Be Brave, Be StrongOctober 26, 2016 | Winston Gosse
Approximately 2,000 people were killed instantly due to collapsed structures, falling debris and fires. Another 9,000 or so were injured. Within a half-mile radius, nearly every structure in the path of the explosion was destroyed. A tsunami wave resulting from the blast came ashore and wiped out a settlement of the Mi'kmaq, an indigenous Canadian tribe (CBC.CA, "The Halifax Explosion," 2015).
The adjacent communities of Dartmouth and Richmond were greatly impacted as well. Many people at the time thought the explosion was the result of a German U-boat attack. The blast, estimated to have caused $545 million in damage (in 2014 Canadian dollars), has gone down in history as the largest man-made explosion prior to the development of nuclear weaponry.
As is often the case in disaster scenarios, individuals stand out who display heroic acts of courage and selflessness in dangerous situations. Such was the case that December morning in Halifax, when Vince Coleman, a railway dispatcher working less than a mile from the explosion, found out what the Mont-Blanc was carrying. Observing the burning ship just prior to the explosion, both he and his co-worker decided to run from what they knew would be a life-threatening situation. However, remembering that an incoming passenger train carrying upwards of 300 people was only minutes from the rail yard, Coleman turned back and sent an urgent Morse code message that saved the lives of the passengers.
The message sent has been reported in several variations. The Maritime Atlantic Museum reported this chilling version:
"Hold up the train. Ammunition ship afire in harbour making for Pier 6 and will explode. Guess this will be my last message. Good-bye boys" ( MaritimeMuseum.NovaScotia.CA, "Vincent Coleman and the Halifax Explosion," 2015).
Coleman continued to stay in the dispatch office sending out several additional messages. Coleman was killed in the massive explosion, but the heroism, courage and selflessness displayed that day in the face of imminent danger may well have been responsible for all incoming trains to Halifax coming to a screeching halt.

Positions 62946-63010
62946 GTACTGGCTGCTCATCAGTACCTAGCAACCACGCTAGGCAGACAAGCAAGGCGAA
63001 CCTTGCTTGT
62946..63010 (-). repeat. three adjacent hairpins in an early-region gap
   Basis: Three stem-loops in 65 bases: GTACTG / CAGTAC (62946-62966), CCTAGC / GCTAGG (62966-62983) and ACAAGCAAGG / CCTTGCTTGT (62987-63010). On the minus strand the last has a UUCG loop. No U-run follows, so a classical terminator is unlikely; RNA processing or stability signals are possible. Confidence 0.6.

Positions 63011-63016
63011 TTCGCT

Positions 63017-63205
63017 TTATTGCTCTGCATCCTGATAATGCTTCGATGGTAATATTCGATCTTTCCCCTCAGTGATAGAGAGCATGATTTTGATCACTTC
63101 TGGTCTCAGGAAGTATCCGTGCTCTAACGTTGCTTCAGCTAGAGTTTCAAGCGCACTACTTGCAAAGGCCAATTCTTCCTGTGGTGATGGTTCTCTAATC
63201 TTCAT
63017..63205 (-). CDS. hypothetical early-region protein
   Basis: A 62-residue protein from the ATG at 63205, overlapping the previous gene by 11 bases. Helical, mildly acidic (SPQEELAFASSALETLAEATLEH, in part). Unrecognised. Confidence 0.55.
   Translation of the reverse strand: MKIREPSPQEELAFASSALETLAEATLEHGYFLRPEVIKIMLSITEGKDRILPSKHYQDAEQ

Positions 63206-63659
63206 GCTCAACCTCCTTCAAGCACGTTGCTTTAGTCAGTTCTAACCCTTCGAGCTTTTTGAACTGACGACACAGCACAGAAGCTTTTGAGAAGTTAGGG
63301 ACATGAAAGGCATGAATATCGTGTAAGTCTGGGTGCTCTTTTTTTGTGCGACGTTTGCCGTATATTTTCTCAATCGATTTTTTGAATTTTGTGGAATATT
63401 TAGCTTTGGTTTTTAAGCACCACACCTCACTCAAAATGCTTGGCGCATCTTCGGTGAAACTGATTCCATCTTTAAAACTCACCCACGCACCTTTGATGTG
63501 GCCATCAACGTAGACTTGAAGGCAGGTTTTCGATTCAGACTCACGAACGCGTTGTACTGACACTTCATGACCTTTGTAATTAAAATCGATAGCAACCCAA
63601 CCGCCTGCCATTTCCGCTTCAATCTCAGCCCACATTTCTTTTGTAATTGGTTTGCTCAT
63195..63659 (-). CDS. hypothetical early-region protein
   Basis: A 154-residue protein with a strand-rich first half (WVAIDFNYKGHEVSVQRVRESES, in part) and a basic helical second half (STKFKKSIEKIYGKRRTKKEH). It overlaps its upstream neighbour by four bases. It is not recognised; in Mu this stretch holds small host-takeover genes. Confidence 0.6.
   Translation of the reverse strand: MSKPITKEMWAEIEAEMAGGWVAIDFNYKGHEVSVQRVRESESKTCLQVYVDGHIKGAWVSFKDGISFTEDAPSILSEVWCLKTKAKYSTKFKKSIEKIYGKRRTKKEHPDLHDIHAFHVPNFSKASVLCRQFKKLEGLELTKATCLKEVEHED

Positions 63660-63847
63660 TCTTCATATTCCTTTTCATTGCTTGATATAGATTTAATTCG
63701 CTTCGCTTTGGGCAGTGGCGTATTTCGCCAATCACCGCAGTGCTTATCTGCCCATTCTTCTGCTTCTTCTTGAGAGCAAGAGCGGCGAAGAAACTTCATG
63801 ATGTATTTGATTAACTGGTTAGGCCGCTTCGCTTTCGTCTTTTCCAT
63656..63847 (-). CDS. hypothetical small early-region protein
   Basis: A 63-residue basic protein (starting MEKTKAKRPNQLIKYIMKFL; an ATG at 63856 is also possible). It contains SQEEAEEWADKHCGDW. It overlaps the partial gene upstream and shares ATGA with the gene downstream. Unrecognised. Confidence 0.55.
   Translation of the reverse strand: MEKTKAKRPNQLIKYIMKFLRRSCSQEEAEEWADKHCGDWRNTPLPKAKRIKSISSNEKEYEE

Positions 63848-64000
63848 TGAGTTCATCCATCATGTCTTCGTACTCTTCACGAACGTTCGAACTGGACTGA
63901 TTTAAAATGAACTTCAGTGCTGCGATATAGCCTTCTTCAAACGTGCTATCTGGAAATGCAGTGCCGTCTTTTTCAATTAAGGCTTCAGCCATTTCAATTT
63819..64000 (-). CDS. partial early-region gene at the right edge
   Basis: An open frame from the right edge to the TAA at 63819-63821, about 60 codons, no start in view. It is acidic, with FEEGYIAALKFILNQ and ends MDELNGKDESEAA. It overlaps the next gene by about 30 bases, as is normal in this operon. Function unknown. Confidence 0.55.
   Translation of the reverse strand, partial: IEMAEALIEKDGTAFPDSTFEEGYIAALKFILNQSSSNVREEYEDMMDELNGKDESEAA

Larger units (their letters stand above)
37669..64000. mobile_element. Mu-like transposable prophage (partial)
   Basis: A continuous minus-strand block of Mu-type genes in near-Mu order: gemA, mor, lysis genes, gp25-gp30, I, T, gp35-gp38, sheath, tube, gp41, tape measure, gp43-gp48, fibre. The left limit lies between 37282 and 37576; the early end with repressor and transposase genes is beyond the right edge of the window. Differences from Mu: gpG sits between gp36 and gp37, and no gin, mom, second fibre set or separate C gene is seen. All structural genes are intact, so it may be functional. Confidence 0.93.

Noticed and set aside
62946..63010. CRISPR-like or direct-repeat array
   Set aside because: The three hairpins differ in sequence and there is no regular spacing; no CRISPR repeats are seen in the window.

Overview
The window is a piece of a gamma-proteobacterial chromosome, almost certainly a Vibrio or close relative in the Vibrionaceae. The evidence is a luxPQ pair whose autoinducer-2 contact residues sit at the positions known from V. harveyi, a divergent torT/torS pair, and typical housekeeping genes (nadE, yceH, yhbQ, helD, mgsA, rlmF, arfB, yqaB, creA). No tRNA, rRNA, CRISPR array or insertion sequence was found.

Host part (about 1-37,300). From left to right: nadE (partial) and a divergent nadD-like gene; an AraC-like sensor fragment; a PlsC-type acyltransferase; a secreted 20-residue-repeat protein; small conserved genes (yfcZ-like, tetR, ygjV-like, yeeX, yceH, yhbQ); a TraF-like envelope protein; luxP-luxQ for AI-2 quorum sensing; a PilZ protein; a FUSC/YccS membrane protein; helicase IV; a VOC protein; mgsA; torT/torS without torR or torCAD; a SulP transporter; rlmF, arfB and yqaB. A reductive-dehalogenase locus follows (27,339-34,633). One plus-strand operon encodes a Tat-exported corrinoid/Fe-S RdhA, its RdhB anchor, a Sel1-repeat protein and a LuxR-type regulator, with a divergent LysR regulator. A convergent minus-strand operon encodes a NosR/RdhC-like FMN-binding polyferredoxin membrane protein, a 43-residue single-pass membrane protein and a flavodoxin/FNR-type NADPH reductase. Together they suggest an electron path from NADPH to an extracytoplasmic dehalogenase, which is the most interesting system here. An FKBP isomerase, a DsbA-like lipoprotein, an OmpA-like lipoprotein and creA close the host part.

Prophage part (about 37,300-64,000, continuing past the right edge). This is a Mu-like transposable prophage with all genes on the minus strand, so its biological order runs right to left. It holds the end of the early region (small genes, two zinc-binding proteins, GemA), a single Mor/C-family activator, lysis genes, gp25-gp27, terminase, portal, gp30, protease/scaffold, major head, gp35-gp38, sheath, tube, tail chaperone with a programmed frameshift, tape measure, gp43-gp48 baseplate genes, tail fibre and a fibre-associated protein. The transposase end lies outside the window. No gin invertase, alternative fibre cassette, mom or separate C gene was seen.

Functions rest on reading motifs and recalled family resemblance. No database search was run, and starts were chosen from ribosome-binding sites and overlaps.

It has been said, "Courage is not the absence of fear, but rather the judgment that something else is more important than fear." The average individual will not likely end up in dramatic circumstances requiring such a courageous response as Mr. Coleman's, but this does not mean that courage is not part of the daily life of a God-fearing individual. The Apostle Paul instructed Timothy that one characteristic of the perilous end times would be people who have a "form of godliness but [deny] God's power" (2 Timothy 3:1, 5). Obeying God in this world takes courage. Trusting God despite the pressure to compromise takes courage. Becoming and remaining converted takes courage.
As the Apostle Paul stated, "Watch, stand fast in the faith, be brave, be strong" (1 Corinthians 16:13).
Canadians, and indeed all the modern nations descended from ancient Israel, are going to experience trials in the not-too-distant future, which will be far more trying and impactful than the historic Halifax explosion of 1917. We will need to demonstrate the courage of Vince Coleman, who in his day performed a selfless work right to the end, saving hundreds from utter destruction.
And, because of individuals in our day who will be close to God, who will be courageous, resilient, standing strong, who will endure, who will be setting an example and who will be doing and supporting the very Work of Almighty God, God will save the world from "utter destruction" (Matthew 24:14, 21-22).
Will you be one of them? Will you "be brave and be strong"?
This commentary is an adaptation of the article Be Strong and of Good Courage originally published as part of the Oh Canada! section of the March-April 2015 Tomorrow's World. Click here to read this article in its original format. Also, be sure to read the informative article: Click True Christians Need Courage.
Stock media provided by ROSS KUMMER / Pond5.com